I posted part of this review on a similar cafe thread last night, so apologies to those who have already read it.
I just got back from seeing this movie. I have to say that I did not know much about Eminem, except a couple of his more unavoidable hits. I’ve never paid much attention to rap music or hip-hop. I’m an old school metal head and classic rock fan. I grew up on Black Sabbath and AC/DC and Led Zeppelin. I like music with guitars in it.
The only reason I went to this is because it was a part of my job. I work with Disabled people. On friday nights I have a client with mild CP and MR who likes to go to movies. (Hey, it beats flipping burgers) This guy is a huge Eminem fan who has been dying to see this movie for ages. So I took him tonight.
I expected nothing from this movie. I expected to see a badly acted, formulaic, “Cool As Ice” style crapfest with lots of lousy rap songs.
To my great surprise, I liked it quite a bit. It is flawed. many of the supporting characters are just hackneyed cliches, and it is somewhat formulaic and predictable, but Em himself is quite engaging. (I also liked Mekhi Pheifer’s performance in the film)
I don’t know much about Eminem’s alleged homophobia and/or misogyny, but there was none of that in this film. The scene where he defends a gay coworker ("…he’s gay, you’re a faggot.") is not as contradictory as it may seem to read about it. He is using the term ironically, divorcing it from its literal meaning and turning it inside out so as to disparage the homophobe. This kind of “flipping” is characteristic of the verbal duels portrayed in the movie. The scene does not seem cynical or contrived. It works with the flow of the movie and Eminem seems genuine and sincere in how he plays it. I am not a person who has any tolerance for gay bashing. I don’t know what Em has said in the past about gay people, but in the MOVIE, at least he did not seem homophobic.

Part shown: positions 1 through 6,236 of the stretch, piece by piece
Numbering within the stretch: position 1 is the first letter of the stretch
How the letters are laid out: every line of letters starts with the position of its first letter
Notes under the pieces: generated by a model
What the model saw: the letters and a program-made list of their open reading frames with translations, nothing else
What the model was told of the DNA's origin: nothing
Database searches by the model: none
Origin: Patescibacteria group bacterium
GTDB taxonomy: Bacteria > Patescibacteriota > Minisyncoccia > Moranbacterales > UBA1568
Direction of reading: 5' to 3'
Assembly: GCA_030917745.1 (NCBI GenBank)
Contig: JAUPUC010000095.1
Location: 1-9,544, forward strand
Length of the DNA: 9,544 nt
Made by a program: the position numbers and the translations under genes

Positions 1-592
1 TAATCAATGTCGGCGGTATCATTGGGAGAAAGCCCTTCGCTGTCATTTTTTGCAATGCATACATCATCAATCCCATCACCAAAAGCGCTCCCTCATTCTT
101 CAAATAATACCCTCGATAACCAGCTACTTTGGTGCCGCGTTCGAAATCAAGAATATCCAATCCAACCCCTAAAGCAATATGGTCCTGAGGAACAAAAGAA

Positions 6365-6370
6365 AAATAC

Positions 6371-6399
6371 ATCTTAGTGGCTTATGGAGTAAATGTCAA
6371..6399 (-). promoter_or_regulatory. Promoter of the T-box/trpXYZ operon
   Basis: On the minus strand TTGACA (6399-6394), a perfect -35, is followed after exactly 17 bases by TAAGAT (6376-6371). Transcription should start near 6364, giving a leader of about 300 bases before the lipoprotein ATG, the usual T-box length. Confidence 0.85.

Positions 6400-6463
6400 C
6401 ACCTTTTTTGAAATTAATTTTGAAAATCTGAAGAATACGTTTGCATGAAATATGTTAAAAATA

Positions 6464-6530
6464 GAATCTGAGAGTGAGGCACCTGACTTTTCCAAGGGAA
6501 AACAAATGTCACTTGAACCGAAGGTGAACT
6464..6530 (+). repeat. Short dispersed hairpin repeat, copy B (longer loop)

In fact Em mostly comes off as pretty soft spoken and mild throughout the movie. The scenes with his little sister are surprisingly touching and sincere.
His rage explodes through his raps, which are raw and visceral, but (at least in the movie) don’t seem hateful or violent.
The best scenes in the movie by far are those involving the brutal rap “battles” which Em participates in at a local club. These contests showcase some amazingly nimble-witted extemporaneous rhyming in a venue where verbal acuity and intelligence is valued more than guns and machismo.
I especially liked the final battle of the movie, which was handled in a very clever and satisfying way.
And I really liked the music. I cannot overstate what an extraordinary statement this is for me. I HATE rap. I HATE hip-hop.
But this Eminem is just…different. There is something sort of mesmerizing about the way he uses words and rhythms. I spent several years trying to be a professional musician and songwriter. I know a lot about music, I know a lot about songwriting, and I know talent when I hear it. This kid is no dummy. There is some authentic genius in what he does with this genre. I don’t know exactly what he has said about women and gays in the past. It is my understanding that much of it was intended to be symbolic or hyperbolic.Maybe he really is a misogynist, homophobic thug. I don’t know. He doesn’t come across like that in the movie.
I think it says something about the movie, (and Em himself) that a guy like me, who is from a different generation, who loathes rap music, and who knew next to nothing about Eminem left the theater thoroughly entertained and seriously contemplating purchasing some of Eminem’s CD’s.